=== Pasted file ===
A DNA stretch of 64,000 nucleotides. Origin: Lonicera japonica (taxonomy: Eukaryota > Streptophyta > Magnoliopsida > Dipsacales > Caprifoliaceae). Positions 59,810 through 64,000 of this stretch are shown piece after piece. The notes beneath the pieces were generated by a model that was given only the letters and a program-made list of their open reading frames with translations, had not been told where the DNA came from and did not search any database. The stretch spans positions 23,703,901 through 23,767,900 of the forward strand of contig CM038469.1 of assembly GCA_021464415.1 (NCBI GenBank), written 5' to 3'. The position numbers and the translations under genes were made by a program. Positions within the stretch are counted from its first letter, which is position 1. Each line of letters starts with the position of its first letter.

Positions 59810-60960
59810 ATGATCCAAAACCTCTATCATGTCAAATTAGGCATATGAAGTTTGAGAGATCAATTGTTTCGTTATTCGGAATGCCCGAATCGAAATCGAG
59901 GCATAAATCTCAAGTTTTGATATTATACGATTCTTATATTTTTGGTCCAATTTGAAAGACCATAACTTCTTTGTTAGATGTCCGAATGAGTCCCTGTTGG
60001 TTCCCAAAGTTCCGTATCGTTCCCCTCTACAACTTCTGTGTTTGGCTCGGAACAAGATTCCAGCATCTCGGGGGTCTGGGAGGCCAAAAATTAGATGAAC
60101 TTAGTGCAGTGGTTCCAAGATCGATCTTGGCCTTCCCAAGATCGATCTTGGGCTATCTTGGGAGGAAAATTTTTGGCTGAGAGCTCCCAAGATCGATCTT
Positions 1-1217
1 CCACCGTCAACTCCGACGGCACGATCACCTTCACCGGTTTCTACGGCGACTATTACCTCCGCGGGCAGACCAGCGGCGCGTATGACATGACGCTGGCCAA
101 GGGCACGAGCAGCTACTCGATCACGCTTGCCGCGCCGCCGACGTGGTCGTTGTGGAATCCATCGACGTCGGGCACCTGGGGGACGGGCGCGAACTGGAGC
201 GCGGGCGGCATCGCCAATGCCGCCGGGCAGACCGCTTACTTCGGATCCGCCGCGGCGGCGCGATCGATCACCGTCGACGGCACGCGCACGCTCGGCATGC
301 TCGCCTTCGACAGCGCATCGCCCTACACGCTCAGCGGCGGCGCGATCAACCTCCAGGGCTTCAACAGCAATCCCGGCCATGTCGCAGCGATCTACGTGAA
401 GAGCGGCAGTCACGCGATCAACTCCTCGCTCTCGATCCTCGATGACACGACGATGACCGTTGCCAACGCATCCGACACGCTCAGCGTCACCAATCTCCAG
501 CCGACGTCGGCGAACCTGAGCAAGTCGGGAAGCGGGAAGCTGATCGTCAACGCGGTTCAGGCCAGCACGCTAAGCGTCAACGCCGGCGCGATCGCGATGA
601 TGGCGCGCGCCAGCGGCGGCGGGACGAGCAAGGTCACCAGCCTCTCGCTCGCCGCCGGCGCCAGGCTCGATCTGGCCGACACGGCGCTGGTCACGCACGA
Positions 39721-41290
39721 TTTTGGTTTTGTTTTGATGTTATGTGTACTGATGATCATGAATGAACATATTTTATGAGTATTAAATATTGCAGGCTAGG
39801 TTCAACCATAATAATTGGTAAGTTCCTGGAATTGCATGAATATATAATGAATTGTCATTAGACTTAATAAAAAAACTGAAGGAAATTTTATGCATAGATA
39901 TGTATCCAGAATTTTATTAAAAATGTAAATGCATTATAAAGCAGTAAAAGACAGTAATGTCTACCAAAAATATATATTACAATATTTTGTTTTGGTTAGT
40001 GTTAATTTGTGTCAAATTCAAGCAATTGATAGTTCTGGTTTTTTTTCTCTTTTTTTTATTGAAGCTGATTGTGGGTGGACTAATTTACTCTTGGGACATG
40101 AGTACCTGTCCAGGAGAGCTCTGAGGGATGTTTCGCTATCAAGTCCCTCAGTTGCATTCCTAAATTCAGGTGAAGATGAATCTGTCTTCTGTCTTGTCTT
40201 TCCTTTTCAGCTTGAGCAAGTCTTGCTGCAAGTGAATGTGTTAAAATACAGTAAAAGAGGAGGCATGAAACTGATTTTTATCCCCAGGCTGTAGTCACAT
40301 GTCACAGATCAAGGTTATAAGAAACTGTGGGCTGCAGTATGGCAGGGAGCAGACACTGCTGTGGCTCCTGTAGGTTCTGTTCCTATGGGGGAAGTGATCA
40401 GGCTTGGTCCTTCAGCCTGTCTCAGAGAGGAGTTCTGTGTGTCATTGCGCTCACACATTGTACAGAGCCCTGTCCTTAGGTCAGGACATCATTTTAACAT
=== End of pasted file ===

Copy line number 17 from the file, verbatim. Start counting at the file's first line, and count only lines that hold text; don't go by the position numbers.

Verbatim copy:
39801 TTCAACCATAATAATTGGTAAGTTCCTGGAATTGCATGAATATATAATGAATTGTCATTAGACTTAATAAAAAAACTGAAGGAAATTTTATGCATAGATA